An absolute ‘triple win’ will be hard to achieve. If the direct interests of the receiving countries prevail, migrants might be subject to strict enforcement measures or become second-class citizens. Temporary work permits for migrants would be granted according to the needs of the receiving countries, rather than those of their developing countries of origin, and hence those migrants would not contribute to a brain gain if they return. As the economies of sending and receiving countries are very different, and so need very different skills, only in a limited number of cases could a real win–win be achieved. On the other hand, if development priorities prevail, circular migration will exacerbate some of the problems that are currently dominating Western political agendas, in that temporary migrants will be even less inclined to integrate into European societies.

It seems that achieving a triple win will require not just positive thinking, but fundamental institutional reforms on a global scale.


The authors wish to thank Valentina Mazzucato, Ewald Engelen and Annelies Zoomers for their critical comments on earlier drafts of this article.


  • Ewald Engelen (2005) Migration and the contemporary welfare state, in I. Omelaniuk (ed) World Migration 2005: Costs and Benefits of International Migration. International Organization for Migration, chapter 18, pp.313-324
  • Valentina Mazzucato, R. van Dijk, C. Horst and P. de Vries (2004) Transcending the nation: Explorations of transnationalism as a concept and phenomenon, in D. Kalb, W. Pansters and H. Siebers (eds.) Globalization and Development: Themes and Concepts in Current Research. Kluwer, pp.131–162.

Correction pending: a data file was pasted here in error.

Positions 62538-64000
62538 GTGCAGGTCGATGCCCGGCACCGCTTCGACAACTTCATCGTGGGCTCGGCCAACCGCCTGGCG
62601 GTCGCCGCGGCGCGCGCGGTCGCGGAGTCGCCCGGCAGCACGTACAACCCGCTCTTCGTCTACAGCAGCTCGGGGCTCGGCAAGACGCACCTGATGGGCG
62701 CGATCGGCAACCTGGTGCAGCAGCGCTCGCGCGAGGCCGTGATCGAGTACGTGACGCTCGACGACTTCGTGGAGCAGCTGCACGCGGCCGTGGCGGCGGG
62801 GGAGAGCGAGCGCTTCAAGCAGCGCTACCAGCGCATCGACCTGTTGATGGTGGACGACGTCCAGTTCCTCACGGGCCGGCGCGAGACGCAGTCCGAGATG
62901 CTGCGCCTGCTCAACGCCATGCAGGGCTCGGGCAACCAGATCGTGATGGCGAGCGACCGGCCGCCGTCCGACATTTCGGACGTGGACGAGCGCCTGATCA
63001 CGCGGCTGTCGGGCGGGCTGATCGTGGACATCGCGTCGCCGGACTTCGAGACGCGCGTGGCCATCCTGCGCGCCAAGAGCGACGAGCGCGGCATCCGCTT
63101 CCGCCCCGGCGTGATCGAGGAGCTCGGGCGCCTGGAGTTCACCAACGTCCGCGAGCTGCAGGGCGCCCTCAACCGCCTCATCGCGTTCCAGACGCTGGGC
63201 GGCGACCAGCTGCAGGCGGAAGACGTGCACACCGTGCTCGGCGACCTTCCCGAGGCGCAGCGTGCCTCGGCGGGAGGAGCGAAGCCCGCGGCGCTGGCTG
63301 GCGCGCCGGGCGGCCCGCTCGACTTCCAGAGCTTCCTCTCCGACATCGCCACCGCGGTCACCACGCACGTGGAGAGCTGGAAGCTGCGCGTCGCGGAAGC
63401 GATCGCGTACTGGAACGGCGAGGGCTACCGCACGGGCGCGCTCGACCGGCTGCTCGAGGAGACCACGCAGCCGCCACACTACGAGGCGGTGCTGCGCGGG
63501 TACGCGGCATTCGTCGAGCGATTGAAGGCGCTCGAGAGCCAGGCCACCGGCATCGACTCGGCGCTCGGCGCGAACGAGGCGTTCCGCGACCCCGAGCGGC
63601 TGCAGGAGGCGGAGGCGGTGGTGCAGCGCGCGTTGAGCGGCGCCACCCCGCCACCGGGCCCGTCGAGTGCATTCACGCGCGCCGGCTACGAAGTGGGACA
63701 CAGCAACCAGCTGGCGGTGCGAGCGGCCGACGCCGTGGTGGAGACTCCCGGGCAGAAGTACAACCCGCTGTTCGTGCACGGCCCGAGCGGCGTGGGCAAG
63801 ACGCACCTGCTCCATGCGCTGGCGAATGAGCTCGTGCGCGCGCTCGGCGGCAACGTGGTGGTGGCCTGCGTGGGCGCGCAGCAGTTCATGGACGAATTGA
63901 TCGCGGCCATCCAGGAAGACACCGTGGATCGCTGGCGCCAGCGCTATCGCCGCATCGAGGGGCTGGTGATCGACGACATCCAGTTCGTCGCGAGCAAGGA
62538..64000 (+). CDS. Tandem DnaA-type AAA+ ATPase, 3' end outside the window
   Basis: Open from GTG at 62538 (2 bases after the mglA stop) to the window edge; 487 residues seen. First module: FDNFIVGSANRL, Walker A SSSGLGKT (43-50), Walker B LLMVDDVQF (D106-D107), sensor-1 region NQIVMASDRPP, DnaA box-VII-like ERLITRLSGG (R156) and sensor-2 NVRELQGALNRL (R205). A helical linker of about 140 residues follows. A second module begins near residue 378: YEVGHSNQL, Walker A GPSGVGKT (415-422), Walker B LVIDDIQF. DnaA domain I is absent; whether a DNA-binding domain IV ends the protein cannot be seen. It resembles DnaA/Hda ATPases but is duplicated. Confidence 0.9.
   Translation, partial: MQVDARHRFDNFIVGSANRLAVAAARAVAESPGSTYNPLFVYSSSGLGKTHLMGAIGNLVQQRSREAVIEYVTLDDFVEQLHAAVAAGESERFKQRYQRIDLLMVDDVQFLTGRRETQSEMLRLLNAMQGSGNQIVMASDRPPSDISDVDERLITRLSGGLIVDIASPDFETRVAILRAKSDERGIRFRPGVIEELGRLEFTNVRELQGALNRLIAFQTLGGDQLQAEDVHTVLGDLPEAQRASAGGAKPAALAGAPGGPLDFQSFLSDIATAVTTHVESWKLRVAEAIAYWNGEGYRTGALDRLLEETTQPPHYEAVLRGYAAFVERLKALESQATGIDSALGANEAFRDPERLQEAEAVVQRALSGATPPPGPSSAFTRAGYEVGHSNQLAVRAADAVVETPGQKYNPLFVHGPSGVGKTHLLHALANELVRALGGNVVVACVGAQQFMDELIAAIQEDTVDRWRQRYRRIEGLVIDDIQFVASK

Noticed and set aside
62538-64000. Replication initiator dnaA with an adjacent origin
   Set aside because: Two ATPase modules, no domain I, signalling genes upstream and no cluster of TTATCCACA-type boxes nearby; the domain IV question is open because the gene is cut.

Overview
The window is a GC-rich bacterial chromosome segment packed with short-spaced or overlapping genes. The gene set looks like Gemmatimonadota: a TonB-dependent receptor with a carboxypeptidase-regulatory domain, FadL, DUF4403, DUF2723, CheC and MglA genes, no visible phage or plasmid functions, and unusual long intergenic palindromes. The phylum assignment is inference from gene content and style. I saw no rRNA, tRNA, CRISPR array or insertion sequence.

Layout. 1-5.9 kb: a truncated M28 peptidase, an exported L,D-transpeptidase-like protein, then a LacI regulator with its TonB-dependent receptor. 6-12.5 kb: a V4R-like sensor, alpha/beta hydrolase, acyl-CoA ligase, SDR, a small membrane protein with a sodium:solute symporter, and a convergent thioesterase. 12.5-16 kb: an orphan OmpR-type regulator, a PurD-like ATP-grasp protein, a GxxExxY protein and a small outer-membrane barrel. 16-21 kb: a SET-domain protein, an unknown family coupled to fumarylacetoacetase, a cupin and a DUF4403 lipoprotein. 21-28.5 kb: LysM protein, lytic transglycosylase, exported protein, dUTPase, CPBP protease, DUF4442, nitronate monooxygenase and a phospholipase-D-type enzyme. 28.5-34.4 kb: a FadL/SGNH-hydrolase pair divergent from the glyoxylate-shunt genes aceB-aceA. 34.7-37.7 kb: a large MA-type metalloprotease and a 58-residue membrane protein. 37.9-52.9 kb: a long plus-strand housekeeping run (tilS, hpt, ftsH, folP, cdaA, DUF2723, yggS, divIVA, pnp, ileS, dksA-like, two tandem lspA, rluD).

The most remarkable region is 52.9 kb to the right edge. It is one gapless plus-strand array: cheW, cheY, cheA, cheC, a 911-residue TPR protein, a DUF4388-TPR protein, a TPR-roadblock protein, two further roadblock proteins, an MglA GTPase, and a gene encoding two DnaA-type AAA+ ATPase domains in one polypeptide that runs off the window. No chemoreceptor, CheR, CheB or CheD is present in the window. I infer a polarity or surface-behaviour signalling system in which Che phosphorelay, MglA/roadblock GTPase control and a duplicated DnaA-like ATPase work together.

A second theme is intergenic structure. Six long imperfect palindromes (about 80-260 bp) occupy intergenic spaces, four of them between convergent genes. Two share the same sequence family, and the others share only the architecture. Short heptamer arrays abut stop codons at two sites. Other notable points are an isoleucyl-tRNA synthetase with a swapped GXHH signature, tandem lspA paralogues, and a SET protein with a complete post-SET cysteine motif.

• Steven Vertovec (2004) Trends and Impacts of Migrant Transnationalism. Working Paper 3, Centre on Migration, Policy and Society (COMPAS), University of Oxford.
  • Annelies Zoomers (2006) Op zoek naar eldorado: Over internationale migratie, sociale mobiliteit en ontwikkeling. Oratie, 29 September, Radboud University Nijmegen.
  • Annelies Zoomers (2006) International Migration and National Development: Viewpoints and Policy Initiatives in the Countries of Origin. Migration and Development series, Report 15, Radboud University Nijmegen.
  • Global Commission on International Migration (2005) Migration in an Interconnected World: New Directions for Action. GCIM.
  • World Bank (2006) Global Economic Prospects: Economic Implications of Remittances and Migration. IBRD/World Bank.
  • Han Entzinger and Jelle van der Meer (2004) De ontgrenzing van de verzorgingsstaat: vier routes naar vernieuwing, in: H. Entzinger and J. van der Meer (eds) Grenzeloze solidariteit: Naar een migratiebestendige verzorgingsstaat. De Balie.
  • Hein de Haas and Roald Plug (2006) Cherishing the goose with the golden eggs: Trends in migrant remittances from Europe to Morocco 1970–2003.  International Migration Review, 40(3): 603-634.
  • Social and Economic Council (2007) Ontwerpadvies Arbeidsmigratiebeleid. 22 February.

Photo credit main picture: Redux/HH